Cells are incredibly complex and diverse structures, capable not only of self-replication-the very essence of life-but also of performing a wide range of specialized tasks in multicellular organisms. Yet, cells obey the same laws of chemistry and physics that determine the behavior of nonliving systems. Consequently, modern cell biology seeks to understand cellular processes in terms of chemical and physical reactions.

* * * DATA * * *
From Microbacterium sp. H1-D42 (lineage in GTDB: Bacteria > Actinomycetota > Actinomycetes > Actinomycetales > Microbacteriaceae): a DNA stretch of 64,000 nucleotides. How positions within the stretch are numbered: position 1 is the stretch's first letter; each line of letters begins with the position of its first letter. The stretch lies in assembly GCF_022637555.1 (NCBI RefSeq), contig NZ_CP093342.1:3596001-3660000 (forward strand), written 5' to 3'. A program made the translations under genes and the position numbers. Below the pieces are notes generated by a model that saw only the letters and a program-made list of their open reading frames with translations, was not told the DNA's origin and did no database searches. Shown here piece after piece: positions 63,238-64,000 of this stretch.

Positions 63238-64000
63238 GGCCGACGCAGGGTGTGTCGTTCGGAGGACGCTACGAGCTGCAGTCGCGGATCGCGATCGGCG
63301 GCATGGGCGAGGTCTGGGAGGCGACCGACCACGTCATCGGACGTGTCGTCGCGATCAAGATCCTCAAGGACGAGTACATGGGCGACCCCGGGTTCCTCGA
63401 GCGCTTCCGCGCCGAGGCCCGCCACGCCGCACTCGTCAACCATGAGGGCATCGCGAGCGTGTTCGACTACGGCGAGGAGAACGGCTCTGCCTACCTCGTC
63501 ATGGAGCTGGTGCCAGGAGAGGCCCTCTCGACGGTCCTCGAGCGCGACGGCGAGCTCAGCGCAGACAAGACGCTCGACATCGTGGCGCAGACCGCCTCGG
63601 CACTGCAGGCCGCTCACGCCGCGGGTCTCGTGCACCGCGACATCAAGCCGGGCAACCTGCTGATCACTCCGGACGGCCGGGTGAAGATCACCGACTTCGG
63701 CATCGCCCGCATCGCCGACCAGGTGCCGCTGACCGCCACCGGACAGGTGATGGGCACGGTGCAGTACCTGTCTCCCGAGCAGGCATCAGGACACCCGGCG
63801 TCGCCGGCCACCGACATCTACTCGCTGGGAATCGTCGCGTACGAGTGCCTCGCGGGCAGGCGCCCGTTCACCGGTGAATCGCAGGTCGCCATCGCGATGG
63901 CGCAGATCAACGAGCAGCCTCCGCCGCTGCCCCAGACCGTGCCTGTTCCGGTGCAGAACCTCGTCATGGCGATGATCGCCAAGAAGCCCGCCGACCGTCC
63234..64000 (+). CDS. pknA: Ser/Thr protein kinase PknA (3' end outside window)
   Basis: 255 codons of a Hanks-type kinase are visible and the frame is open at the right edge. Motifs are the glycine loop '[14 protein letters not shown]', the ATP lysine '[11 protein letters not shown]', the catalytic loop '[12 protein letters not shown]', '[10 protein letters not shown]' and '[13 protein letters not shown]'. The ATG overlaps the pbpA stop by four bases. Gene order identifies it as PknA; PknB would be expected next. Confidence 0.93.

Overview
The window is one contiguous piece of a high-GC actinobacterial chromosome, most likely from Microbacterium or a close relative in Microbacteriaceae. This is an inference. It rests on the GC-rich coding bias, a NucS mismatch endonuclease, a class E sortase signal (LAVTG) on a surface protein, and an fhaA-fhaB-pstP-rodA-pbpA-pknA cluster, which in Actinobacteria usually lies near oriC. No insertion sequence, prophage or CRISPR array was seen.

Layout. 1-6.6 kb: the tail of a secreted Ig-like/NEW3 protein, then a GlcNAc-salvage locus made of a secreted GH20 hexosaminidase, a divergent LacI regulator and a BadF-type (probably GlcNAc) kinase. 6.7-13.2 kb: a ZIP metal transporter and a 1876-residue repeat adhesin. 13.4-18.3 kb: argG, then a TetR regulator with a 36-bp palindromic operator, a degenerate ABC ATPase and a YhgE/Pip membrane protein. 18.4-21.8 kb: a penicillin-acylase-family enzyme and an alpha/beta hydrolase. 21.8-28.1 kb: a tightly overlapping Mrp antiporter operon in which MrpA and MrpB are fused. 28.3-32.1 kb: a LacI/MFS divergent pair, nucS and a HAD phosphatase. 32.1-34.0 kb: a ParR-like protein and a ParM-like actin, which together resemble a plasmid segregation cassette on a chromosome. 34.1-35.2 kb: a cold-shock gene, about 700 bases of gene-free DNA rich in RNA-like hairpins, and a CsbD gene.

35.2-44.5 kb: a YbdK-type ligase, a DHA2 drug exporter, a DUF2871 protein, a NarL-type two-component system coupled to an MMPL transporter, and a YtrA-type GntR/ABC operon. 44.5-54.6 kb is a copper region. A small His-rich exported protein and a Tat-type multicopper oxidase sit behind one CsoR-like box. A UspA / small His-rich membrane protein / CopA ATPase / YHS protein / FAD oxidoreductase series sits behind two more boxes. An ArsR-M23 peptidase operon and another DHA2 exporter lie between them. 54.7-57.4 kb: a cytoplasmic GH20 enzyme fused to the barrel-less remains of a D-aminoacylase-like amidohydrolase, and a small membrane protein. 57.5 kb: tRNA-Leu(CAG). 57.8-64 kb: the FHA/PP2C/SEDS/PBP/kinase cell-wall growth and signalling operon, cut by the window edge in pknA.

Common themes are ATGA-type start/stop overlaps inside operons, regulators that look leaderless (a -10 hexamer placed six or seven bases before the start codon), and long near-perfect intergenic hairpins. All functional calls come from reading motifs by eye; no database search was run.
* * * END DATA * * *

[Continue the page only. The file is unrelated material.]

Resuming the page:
This chapter considers the chemical composition of cells and the properties of the molecules that are ultimately responsible for all cellular activities. Proteins are given particular emphasis because of their diverse roles within the cell, including acting as enzymes that catalyze almost all biological reactions and serving as key components of cell membranes. Membranes are critical to cell structure and function because they serve as barriers that separate distinct aqueous compartments. For example, the plasma membrane separates the contents of a cell from the external environment, while the nuclear membrane separates the contents of the nucleus from the cytoplasm. Membranes consist of both lipids and proteins and are impermeable to most water-soluble molecules, with proteins carrying out the selective transport of molecules across the phospholipid bilayer.